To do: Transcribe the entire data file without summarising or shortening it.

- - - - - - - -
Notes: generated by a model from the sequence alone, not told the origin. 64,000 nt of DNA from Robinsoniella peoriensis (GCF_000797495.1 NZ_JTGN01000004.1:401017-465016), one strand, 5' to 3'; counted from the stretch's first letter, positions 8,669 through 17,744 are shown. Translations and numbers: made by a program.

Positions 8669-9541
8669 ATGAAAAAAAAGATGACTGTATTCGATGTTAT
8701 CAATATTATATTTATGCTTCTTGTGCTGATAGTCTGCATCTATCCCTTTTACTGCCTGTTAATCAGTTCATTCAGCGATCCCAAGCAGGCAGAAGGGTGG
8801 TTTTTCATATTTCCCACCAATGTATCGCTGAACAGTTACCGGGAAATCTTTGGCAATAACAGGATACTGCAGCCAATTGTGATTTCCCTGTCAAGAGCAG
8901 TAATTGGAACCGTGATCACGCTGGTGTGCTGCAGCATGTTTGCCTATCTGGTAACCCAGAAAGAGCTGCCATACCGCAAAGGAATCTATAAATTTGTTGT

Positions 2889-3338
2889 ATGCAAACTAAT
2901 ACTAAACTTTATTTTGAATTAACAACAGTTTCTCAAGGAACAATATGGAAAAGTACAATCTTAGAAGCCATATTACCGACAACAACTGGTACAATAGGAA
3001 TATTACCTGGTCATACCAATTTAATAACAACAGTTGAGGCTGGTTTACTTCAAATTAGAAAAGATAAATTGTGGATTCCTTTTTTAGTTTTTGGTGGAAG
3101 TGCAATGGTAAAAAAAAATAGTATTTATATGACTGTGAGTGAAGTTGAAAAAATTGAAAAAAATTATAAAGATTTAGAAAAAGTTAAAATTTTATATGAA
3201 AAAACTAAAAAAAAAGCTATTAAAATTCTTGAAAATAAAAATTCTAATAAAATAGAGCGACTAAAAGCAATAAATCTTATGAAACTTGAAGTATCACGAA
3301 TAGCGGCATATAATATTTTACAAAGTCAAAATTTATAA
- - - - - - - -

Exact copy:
Notes: generated by a model from the sequence alone, not told the origin. 64,000 nt of DNA from Robinsoniella peoriensis (GCF_000797495.1 NZ_JTGN01000004.1:401017-465016), one strand, 5' to 3'; counted from the stretch's first letter, positions 8,669 through 17,744 are shown. Translations and numbers: made by a program.

Positions 8669-9541
8669 ATGAAAAAAAAGATGACTGTATTCGATGTTAT
8701 CAATATTATATTTATGCTTCTTGTGCTGATAGTCTGCATCTATCCCTTTTACTGCCTGTTAATCAGTTCATTCAGCGATCCCAAGCAGGCAGAAGGGTGG
8801 TTTTTCATATTTCCCACCAATGTATCGCTGAACAGTTACCGGGAAATCTTTGGCAATAACAGGATACTGCAGCCAATTGTGATTTCCCTGTCAAGAGCAG
8901 TAATTGGAACCGTGATCACGCTGGTGTGCTGCAGCATGTTTGCCTATCTGGTAACCCAGAAAGAGCTGCCATACCGCAAAGGAATCTATAAATTTGTTGT

Positions 2889-3338
2889 ATGCAAACTAAT
2901 ACTAAACTTTATTTTGAATTAACAACAGTTTCTCAAGGAACAATATGGAAAAGTACAATCTTAGAAGCCATATTACCGACAACAACTGGTACAATAGGAA
3001 TATTACCTGGTCATACCAATTTAATAACAACAGTTGAGGCTGGTTTACTTCAAATTAGAAAAGATAAATTGTGGATTCCTTTTTTAGTTTTTGGTGGAAG
3101 TGCAATGGTAAAAAAAAATAGTATTTATATGACTGTGAGTGAAGTTGAAAAAATTGAAAAAAATTATAAAGATTTAGAAAAAGTTAAAATTTTATATGAA
3201 AAAACTAAAAAAAAAGCTATTAAAATTCTTGAAAATAAAAATTCTAATAAAATAGAGCGACTAAAAGCAATAAATCTTATGAAACTTGAAGTATCACGAA
3301 TAGCGGCATATAATATTTTACAAAGTCAAAATTTATAA